Lipoprotein subfraction concentrations in preeclampsia: pathogenic parallels to atherosclerosis.Obstet Gynecol. 1997 Mar; 89(3):403-8.OG
To determine whether large triglyceride-rich lipoproteins, very-low-density lipoprotein1 (VLDL1), and small, dense low-density lipoprotein (LDL-III), are significantly increased in women with preeclampsia compared with concentrations seen in normal pregnancy.
Plasma concentrations of very-low-density and low-density lipoprotein subfractions and pre-heparin hepatic lipase activity were measured in eight women with preeclampsia and in eight healthy pregnant controls matched for age, gestational age, and weight.
Women with preeclampsia exhibited higher median plasma triglyceride concentrations (3.68 versus 1.93 mmol/L, P = .004) compared with controls. This was reflected in an almost threefold increase in median VLDL1 (184 versus 68 mg/dL, P = .002) and a twofold increase in very-low-density lipoprotein2 (VLDL2) (146 versus 76 mg/dL, P = .014), whereas total plasma cholesterol, intermediate-density lipoprotein, and total LDL concentration were the same in subjects and controls. Furthermore, women with preeclampsia demonstrated significantly lower concentrations of the large, buoyant LDL subfractions, LDL-I and LDL-II, and markedly elevated median plasma concentrations of small, dense LDL, LDL-III (170 versus 55 mg/dL, P = .024). High-density lipoprotein-cholesterol concentration also was significantly lower (P = .021), and pre-heparin hepatic lipase activity was significantly elevated (29 versus 18 mumol fatty acids/mL/hour, P = .041) in the preeclamptic group. The concentration of small, dense LDL correlated positively with plasma triglyceride concentration (r2 = 0.504, P = .002).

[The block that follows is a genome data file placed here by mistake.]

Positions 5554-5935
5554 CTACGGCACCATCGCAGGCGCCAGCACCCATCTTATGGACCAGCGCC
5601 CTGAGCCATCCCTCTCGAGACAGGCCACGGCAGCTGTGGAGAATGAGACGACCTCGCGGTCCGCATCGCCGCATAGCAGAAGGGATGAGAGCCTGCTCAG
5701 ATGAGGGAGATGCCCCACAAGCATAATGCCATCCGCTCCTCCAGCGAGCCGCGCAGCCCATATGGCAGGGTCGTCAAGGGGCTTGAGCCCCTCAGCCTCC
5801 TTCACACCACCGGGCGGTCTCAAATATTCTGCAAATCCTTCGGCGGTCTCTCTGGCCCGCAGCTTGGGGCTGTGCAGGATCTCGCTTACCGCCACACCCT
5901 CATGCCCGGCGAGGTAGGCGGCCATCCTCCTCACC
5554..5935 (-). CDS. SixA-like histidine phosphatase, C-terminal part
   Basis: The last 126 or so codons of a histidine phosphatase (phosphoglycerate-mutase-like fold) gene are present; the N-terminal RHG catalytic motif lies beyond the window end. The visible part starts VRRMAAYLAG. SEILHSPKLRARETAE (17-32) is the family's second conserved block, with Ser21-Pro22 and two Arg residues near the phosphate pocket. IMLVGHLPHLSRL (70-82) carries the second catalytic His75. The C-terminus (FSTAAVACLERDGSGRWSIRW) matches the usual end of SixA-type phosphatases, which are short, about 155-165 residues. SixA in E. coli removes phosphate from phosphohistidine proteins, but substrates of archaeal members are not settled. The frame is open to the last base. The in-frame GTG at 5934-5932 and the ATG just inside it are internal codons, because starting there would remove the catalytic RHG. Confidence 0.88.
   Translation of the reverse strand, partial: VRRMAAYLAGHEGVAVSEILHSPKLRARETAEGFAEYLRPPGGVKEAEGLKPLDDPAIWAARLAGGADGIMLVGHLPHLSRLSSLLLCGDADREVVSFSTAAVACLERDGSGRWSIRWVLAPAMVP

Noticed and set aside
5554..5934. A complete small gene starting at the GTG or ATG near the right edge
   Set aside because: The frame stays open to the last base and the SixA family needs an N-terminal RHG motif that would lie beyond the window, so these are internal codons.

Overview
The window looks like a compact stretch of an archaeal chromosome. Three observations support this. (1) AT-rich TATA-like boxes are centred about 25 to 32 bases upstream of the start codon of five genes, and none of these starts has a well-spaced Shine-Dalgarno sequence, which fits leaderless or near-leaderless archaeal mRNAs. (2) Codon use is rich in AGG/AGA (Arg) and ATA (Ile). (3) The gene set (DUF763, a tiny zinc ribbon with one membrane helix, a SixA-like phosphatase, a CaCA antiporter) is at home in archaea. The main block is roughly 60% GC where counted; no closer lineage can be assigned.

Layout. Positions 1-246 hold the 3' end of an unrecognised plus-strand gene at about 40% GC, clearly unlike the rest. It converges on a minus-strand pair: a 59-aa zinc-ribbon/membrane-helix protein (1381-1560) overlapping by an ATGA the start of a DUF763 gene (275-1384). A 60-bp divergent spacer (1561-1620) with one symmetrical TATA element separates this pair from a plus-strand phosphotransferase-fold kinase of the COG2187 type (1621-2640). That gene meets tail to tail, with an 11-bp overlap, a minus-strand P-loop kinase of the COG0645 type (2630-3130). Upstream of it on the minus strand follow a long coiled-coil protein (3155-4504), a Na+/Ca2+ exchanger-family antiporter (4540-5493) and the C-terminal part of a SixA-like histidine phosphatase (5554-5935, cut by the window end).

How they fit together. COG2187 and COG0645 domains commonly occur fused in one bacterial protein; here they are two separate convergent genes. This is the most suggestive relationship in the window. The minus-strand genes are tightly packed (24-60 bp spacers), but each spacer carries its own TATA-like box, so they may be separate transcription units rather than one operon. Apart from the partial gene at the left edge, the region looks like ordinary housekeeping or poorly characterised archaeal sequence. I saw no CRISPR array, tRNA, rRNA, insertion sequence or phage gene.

Women with preeclampsia exhibit markedly elevated concentrations of triglyceride-rich lipoproteins in the circulation. These particles are potential contributors to endothelial dysfunction and the expression of preeclampsia, both directly and, indirectly, through the generation of small, dense LDL.